Member Since: July 3, 2005 Posts: 428 Comments: 129903
65. Drakoen
2:28 PM GMT on July 11, 2007
The CMC is showing something interesting 120 hours out. Something to keep our eye out for.
Member Since: October 28, 2006 Posts: 57 Comments: 30833
64. fire16
2:16 PM GMT on July 11, 2007
Thank you Dr. Masters. Hopefully everyone will let the NHC do their job and be ready for tropical flare ups.
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63. eaglesrock
10:19 AM EDT on July 11, 2007
Thanks Didereaux. I don't like it either.
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62. Didereaux
2:17 PM GMT on July 11, 2007
I am normally a lurker by nature, but to be honest I need to say this: ENOUGH of the office politics crap!

Thank you,
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61. hurricane23
10:18 AM EDT on July 11, 2007
Eye begining to clear out...

eye
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60. Fl30258713
2:14 PM GMT on July 11, 2007
lots of dry air
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59. V26R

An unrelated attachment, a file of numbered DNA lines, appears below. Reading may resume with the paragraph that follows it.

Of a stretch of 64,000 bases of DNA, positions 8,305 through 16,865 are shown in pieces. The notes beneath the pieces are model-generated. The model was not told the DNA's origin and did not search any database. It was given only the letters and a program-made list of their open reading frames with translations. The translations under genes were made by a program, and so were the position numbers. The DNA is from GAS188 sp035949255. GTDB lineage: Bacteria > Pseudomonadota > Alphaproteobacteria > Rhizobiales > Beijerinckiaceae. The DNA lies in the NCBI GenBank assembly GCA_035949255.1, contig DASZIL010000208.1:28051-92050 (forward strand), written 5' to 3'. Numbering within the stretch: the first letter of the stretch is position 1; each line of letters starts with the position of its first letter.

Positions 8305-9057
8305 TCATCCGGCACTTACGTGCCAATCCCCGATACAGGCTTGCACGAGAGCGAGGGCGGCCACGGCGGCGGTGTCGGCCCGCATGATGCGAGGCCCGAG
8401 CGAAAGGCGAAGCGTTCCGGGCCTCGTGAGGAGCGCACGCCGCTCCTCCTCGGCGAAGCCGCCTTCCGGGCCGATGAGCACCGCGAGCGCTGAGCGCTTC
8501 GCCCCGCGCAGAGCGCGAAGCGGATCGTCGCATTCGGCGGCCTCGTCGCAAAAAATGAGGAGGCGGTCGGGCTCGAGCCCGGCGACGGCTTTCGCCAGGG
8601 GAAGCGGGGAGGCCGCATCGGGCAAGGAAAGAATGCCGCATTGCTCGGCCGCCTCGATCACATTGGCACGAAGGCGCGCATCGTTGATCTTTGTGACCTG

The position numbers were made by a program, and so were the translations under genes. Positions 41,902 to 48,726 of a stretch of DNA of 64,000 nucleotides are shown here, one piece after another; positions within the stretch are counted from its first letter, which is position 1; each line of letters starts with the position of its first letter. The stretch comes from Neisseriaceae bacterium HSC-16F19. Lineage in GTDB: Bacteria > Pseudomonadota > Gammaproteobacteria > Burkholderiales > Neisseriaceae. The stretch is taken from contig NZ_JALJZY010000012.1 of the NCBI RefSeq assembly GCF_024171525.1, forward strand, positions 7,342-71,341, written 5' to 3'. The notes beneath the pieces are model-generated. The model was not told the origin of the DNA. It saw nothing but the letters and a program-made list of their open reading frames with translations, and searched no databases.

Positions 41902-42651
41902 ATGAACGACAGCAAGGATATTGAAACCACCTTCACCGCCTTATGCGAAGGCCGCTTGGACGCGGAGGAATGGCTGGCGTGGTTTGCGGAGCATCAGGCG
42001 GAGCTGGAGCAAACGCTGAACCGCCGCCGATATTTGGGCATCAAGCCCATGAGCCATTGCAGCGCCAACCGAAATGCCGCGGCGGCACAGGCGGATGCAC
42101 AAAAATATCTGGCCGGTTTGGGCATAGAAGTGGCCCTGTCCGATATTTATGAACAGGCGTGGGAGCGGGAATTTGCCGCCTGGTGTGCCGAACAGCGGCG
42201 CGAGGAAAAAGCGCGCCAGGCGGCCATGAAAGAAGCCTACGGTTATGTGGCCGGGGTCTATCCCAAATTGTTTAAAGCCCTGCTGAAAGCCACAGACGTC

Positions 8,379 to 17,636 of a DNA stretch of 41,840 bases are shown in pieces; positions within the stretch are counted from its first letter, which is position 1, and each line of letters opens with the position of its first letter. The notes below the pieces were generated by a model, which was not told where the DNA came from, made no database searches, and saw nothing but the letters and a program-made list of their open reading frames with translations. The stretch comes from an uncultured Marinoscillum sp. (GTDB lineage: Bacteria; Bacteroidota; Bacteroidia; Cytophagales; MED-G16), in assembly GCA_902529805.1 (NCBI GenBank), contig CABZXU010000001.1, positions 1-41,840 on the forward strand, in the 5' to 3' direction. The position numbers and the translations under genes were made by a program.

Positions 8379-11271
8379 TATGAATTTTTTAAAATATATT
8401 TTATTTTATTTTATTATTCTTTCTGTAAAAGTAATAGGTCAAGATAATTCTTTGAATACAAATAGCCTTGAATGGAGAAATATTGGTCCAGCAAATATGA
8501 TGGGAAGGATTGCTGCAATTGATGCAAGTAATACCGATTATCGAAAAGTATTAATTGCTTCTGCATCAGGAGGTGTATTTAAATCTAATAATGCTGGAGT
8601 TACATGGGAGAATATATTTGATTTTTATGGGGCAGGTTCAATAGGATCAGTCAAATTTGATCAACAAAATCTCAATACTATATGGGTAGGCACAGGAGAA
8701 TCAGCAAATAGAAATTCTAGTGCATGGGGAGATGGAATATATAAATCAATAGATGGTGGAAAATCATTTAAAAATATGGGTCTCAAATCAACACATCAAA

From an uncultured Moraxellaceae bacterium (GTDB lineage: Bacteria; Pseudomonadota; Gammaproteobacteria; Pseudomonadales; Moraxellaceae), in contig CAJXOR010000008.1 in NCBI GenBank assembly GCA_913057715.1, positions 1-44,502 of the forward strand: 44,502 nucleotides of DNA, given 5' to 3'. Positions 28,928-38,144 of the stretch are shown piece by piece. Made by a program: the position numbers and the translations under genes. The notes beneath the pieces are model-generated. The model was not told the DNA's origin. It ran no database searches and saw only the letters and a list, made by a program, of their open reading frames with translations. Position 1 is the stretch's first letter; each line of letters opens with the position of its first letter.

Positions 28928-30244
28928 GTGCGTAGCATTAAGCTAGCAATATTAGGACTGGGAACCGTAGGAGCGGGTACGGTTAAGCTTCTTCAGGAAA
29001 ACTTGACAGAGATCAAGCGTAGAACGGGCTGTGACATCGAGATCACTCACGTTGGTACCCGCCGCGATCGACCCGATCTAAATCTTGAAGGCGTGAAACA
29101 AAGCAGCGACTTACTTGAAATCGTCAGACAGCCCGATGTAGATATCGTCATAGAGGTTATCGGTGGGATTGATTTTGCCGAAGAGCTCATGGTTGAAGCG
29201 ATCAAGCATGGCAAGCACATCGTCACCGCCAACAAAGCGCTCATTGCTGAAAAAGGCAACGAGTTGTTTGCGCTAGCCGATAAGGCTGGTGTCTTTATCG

2:11 PM GMT on July 11, 2007
Confidence in weather forecasting.....

isn't that a contridction in terms?
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58. FormerFloridian
10:00 AM EDT on July 11, 2007
Posted By: yossel at 9:56 AM EDT on July 11, 2007.
Confidence will be restored when the staff returns to the task of weather predicting and ceases the constant bureaucratic wrangling in public fora.


Confidence in weather forecasting.....

now that is funny
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57. keywestdingding
2:01 PM GMT on July 11, 2007
hey does anyone know whats up with all this dry air. is this normal for this time of year. it just keeps coming and coming. i guess it has to do with the sal. todd
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56. eaglesrock
9:58 AM EDT on July 11, 2007
GFS Cape Verde storm in 2 weeks...then another one...sign of things to come?

gfs
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55. yossel
1:54 PM GMT on July 11, 2007
Confidence will be restored when the staff returns to the task of weather predicting and ceases the constant bureaucratic wrangling in public fora.
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54. IKE